“Now that Garfield was dead, Americans’ greatest fear was that Guiteau would get away with murder – not because he was innocent, but because he was insane. The insanity defense was already widely known and almost uniformly despised. Even Garfield, ten years before his own murder, had expressed deep skepticism about the plea.”
So begins the aftermath of the assassination of President James Garfield from the pen of Candice Millard in her book “Destiny of the Republic.” Charles Guiteau had shot the President in July of 1881, and the President had succumbed to his wounds two months later.
And just like clock-work and daily sunrises, Guiteau submitted his “not guilty” plea to the judge in October. “I plead not guilty to the indictment,” Charles would say. “The Divine pressure on me to remove the president was so enormous that it destroyed my free agency, and therefore I am not legally responsible for my act.” In other words, Garfield’s assassin blamed God for his actions.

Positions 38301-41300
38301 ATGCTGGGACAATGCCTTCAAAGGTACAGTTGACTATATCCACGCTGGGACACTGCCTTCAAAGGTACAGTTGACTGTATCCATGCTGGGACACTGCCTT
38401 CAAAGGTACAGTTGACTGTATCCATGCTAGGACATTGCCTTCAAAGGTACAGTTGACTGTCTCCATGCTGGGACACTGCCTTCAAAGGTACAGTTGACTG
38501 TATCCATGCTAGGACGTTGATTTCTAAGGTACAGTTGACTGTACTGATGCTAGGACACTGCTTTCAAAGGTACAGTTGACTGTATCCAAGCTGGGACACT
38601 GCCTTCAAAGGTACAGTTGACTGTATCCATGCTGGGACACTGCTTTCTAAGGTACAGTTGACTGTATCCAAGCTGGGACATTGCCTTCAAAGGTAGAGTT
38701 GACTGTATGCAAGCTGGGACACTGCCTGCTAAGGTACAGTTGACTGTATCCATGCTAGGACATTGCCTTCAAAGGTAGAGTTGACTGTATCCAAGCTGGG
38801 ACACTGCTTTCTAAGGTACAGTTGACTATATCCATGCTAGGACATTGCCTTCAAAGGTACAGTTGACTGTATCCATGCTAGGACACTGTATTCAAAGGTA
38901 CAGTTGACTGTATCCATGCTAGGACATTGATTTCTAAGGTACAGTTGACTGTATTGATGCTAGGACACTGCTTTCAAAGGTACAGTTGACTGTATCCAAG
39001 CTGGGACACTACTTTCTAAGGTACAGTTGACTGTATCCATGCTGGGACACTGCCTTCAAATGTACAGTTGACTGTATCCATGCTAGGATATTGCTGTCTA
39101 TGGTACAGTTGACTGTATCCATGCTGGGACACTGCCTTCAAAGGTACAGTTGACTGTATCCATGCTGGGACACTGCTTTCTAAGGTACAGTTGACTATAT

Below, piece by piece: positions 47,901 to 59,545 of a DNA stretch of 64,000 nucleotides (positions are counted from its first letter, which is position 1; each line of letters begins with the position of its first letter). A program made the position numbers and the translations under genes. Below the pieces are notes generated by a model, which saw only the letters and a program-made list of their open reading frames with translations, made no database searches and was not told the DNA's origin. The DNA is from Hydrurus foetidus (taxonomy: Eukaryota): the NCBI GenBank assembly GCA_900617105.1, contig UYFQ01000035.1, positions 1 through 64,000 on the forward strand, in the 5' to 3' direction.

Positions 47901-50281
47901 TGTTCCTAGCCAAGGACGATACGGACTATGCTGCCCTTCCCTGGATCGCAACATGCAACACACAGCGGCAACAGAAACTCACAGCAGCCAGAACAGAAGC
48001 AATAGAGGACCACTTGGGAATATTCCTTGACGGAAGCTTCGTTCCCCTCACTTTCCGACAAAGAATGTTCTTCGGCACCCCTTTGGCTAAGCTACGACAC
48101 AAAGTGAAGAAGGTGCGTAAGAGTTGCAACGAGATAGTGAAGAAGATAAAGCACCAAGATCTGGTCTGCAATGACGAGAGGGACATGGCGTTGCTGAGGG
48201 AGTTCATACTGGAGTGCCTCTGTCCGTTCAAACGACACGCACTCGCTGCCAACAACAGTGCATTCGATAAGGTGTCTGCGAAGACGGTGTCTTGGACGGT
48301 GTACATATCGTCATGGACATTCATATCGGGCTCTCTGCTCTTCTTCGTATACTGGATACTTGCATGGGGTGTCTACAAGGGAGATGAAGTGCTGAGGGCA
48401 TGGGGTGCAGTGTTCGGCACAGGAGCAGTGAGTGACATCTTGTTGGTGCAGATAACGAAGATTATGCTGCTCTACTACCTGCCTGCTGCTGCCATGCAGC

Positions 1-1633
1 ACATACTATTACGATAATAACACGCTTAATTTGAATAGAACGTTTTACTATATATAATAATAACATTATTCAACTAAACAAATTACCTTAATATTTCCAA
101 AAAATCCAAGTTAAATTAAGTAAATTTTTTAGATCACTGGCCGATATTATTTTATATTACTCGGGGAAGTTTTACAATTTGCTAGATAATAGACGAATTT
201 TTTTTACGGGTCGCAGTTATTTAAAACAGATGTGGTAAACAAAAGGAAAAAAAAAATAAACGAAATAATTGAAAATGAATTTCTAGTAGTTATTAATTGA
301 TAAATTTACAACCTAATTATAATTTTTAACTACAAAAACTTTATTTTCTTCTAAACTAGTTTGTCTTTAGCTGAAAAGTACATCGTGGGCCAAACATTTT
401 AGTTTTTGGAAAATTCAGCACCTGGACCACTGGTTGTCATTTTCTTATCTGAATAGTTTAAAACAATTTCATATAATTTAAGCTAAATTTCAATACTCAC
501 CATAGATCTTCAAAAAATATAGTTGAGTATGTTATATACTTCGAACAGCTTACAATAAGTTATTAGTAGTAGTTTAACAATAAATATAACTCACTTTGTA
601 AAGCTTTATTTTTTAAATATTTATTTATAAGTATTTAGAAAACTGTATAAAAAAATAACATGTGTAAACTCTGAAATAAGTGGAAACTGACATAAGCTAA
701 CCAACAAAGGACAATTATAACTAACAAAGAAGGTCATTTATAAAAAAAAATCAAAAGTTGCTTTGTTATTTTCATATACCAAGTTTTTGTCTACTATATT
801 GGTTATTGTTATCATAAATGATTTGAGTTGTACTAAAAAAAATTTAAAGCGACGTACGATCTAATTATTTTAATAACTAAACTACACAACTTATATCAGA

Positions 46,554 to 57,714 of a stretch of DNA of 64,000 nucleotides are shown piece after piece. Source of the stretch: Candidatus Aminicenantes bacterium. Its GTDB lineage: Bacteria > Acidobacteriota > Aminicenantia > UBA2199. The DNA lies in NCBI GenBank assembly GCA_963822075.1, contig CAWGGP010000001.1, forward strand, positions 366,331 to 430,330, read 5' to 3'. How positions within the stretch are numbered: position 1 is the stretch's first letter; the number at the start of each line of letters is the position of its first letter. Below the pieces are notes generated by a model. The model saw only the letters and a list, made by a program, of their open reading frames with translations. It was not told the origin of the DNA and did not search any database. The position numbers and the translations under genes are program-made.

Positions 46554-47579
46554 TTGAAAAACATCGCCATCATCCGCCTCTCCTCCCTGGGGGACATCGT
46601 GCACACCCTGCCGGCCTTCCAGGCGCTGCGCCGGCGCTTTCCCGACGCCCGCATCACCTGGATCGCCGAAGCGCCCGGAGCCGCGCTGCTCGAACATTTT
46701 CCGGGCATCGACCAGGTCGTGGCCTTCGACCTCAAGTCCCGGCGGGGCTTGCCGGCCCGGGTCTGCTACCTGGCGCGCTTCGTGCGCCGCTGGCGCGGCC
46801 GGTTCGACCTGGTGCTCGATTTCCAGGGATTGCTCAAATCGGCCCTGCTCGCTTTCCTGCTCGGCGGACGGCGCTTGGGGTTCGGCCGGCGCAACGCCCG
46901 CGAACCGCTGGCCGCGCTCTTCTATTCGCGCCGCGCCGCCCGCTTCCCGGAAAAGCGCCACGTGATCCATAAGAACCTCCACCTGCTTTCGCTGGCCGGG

And so the trial, which ran from November to January, centered on Guiteau’s mental state. The defense brought psychiatrists to the stand that, after studying Charles, found him to be crazy. The prosecution brought even more of them to the stand to prove him otherwise. Guiteau himself claimed that his insanity had occurred only at the time of the shooting. He claimed that he was now sane as any man, and wouldn’t shoot Garfield (were he still alive to be shot) for any amount of money. He believed Garfield’s doctors were the true assassins of Garfield, as their rudimentary and unsanitary treatment had ultimately killed the President (a point which was pretty sane…and pretty accurate).
Those in the courtroom (and around the country) watched the drama unfold, and most of them just wanted Charles Guiteau dead for his crime, regardless of mental condition. And to their relief, jury deliberations lasted less than one hour. The jury found Guiteau sane and guilty.
Even after the verdict, Charles Guiteau hoped he would be set free. He wrote to the new President, Chester Arthur, on several occasions, desirous of a pardon. Guiteau believed his death would “make a terrible reckoning for you and this nation. I made you…and the least you can do is let me go.” John Guiteau, who had defended his brother at trial, requested a stay of execution in order to gather more evidence of insanity. All entreaties were denied.
On June 30, 1882, Charles Guiteau climbed the steps of the gallows, read some Scripture from the Bible’s book of Matthew along with a short poem, and was hanged for his crime.
Recommended Reading: Destiny of the Republic